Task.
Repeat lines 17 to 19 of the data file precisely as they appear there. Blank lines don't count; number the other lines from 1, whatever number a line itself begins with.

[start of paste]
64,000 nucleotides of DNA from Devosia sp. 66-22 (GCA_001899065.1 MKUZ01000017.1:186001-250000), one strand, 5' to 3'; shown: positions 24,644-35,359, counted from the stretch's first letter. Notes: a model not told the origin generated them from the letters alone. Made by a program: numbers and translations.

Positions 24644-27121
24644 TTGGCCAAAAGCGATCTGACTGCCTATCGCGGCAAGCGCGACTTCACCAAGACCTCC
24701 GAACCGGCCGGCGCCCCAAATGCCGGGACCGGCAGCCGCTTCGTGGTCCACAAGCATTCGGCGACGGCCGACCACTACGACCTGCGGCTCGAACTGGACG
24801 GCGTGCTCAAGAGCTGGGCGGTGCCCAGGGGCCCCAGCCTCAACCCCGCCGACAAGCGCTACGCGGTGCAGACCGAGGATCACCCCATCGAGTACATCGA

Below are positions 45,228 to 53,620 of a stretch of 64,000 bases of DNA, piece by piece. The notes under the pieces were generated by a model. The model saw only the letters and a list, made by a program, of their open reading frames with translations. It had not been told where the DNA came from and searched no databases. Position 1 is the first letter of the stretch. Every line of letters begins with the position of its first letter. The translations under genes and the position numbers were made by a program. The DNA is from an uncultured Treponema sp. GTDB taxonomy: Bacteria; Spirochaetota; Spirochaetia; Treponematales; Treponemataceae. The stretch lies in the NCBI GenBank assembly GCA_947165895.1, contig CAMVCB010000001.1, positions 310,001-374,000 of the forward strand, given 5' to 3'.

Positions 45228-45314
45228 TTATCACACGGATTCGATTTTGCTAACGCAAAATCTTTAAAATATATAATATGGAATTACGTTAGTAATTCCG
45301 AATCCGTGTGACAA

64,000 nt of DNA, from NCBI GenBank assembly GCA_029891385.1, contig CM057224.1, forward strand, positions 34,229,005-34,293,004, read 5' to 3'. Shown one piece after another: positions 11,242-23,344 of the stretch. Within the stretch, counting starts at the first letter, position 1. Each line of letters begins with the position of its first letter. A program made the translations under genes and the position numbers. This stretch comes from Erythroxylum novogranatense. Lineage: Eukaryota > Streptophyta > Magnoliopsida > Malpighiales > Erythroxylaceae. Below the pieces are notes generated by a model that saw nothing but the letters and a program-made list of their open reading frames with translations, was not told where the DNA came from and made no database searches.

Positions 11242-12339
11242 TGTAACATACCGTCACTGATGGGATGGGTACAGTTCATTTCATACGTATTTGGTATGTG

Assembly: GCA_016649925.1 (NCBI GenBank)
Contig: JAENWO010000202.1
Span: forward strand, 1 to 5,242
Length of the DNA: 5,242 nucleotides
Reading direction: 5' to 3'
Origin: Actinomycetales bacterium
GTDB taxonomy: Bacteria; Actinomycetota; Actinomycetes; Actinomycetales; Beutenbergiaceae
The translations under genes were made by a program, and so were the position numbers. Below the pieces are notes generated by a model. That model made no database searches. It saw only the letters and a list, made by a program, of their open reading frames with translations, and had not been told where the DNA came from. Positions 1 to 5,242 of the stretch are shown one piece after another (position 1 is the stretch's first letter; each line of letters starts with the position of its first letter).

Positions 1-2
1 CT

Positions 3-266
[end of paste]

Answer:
Reading direction: 5' to 3'
Origin: Actinomycetales bacterium
GTDB taxonomy: Bacteria; Actinomycetota; Actinomycetes; Actinomycetales; Beutenbergiaceae